Brockway further contends that insufficient proof of probable cause at a preliminary examination that he committed a felony is not "a defect . . . in the institution of the proceedings." We disagree.
In addressing this contention, we note that the provisions of chs. 968 to 971 to which we refer are parts of the criminal procedure code which we are obliged to interpret as a unit. Sec. 967.01, Stats.
An unreasonable or absurd result from statutory construction is to be avoided. The interpretation of statutory words is a question of law and our purpose is to effectuate the intent of the legislature, if not clearly expressed on the face of the statute. Statutes with respect to the same subject matter, criminal procedure, should be read together and harmonized. Specifically, the legislature has commanded us to do so with respect to the criminal procedure code. Sec. 967.01, Stats.
The manner of commencement of criminal proceedings by complaint and warrant or summons or arrest upon reasonable grounds that the arrested person is committing or has committed a crime is prescribed in ch. 968, Stats., entitled Commencement of Criminal Proceedings. Arrest of a defendant by warrant or appearance in response to a summons is preceded by the issuance of a complaint. Arrest without a warrant requires that a complaint be filed forthwith. Sec. 970.01, Stats.
Chapter 970, Stats., is entitled "Criminal Procedure — Preliminary Proceedings," and requires an initial appearance of an arrested person like Brockway before a judge. Section 970.03 also provides a statutory, not constitutional, preliminary examination within 20 days. If the defendant is discharged at the preliminary examination, sec. 970.04 authorizes the district attorney to file another complaint if he has or discovers additional evidence.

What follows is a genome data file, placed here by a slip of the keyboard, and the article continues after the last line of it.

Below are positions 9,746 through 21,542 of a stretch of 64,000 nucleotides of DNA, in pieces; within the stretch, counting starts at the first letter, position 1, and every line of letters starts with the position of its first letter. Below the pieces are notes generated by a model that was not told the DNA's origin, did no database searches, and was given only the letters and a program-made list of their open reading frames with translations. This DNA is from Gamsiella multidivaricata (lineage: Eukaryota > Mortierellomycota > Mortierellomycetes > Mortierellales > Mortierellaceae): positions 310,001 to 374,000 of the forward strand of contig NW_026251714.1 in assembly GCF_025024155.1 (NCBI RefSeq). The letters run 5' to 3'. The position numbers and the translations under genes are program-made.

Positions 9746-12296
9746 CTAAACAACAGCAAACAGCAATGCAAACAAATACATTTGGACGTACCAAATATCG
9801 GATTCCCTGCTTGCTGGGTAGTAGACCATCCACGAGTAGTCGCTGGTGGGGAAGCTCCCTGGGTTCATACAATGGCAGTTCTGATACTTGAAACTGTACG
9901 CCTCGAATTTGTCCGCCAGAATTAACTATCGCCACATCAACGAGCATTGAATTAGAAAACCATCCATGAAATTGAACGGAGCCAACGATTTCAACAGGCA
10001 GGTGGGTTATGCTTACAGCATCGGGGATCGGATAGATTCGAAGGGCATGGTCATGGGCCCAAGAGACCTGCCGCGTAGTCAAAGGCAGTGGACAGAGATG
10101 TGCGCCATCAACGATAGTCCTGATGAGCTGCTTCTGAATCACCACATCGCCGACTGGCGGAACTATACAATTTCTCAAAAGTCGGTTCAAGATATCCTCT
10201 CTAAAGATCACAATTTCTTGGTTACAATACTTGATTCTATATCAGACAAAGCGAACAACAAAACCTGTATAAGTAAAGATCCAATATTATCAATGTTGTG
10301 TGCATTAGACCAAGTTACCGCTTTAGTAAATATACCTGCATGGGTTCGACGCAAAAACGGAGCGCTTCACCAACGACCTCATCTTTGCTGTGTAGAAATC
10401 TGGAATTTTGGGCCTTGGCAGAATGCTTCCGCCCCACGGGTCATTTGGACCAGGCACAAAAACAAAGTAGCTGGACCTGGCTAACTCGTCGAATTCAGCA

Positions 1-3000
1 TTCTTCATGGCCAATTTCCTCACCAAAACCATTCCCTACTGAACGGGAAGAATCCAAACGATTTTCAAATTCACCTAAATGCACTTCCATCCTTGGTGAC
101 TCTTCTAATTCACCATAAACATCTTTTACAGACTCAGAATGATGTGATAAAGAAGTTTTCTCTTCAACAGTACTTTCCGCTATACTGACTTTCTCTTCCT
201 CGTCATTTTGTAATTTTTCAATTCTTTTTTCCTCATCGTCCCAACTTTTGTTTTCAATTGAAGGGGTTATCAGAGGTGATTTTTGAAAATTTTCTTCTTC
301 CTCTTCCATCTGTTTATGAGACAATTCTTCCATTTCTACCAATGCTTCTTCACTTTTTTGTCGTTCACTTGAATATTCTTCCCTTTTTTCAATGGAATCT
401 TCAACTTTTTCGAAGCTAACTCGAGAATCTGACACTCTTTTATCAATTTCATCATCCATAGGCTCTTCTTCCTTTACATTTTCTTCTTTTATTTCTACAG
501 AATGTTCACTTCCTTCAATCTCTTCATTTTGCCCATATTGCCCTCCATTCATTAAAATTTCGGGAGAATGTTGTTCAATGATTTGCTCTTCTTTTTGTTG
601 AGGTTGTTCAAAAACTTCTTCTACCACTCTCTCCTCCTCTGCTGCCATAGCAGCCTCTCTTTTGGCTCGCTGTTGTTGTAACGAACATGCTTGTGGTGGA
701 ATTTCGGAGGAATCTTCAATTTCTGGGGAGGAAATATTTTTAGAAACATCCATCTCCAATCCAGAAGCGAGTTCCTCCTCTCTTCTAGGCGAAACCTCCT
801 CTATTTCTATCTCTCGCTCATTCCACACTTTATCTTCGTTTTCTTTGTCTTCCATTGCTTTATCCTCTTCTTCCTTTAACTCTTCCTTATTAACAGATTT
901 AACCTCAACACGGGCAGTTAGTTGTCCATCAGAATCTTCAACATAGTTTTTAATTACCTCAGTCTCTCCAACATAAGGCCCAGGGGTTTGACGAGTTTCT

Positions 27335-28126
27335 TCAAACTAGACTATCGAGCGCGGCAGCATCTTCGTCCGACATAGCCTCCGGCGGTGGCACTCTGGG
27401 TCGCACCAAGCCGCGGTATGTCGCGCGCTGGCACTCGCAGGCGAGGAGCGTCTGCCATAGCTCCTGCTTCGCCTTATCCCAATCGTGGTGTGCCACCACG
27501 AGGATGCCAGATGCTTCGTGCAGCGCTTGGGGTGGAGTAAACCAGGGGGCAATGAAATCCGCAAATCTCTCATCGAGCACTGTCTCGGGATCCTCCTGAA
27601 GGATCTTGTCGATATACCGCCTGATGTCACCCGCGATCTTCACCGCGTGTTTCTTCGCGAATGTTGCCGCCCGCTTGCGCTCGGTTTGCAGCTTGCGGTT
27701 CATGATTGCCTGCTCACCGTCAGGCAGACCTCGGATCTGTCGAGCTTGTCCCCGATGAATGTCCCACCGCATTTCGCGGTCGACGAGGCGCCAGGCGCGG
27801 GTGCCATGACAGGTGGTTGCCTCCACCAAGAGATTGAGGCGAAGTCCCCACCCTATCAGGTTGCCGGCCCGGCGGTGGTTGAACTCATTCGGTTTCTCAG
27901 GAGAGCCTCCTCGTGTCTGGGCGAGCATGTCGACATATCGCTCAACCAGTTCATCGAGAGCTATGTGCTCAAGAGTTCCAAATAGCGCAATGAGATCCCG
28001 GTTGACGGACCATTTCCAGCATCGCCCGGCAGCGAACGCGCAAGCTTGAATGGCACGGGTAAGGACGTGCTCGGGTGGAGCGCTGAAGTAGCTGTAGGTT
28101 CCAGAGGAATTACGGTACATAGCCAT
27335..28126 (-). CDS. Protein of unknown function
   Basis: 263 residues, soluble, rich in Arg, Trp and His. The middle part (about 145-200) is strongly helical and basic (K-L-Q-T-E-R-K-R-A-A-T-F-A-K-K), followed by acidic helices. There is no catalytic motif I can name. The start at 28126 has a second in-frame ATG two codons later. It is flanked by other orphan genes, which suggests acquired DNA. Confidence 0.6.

The petition alleges that Brockway was held on $500 bail.
Chapter 971, Stats., is entitled "Criminal Procedure — Proceedings Before And At Trial." Section 971.01(2) requires the district attorney to file an information charging the defendant according to the evidence received at the preliminary examination. The information must be filed within 30 days after the preliminary examination. The information informs the defendant of the charge upon which he is to be tried.
Although a criminal proceeding is dismissed because of a defect in the information, sec. 971.31(6), Stats., authorizes a trial court to hold the defendant in custody or on bail for 72 hours pending issuance of a new summons or warrant or the filing of a new indictment, information, or complaint.
We believe it self-evident that the authorized detention period is to enable the district attorney "to return to square one" and start over if the defect is in any document or proceeding in the commencement and institution of the proceedings at least until the determination of the motions before trial prescribed in sec. 971.31, Stats.
It would indeed be absurd to interpret the statute to permit detention after the information is successfully challenged, but not permit detention after an earlier stage of the proceeding, a preliminary examination, is concluded favorably to the defendant.
By the Court. — Order affirmed.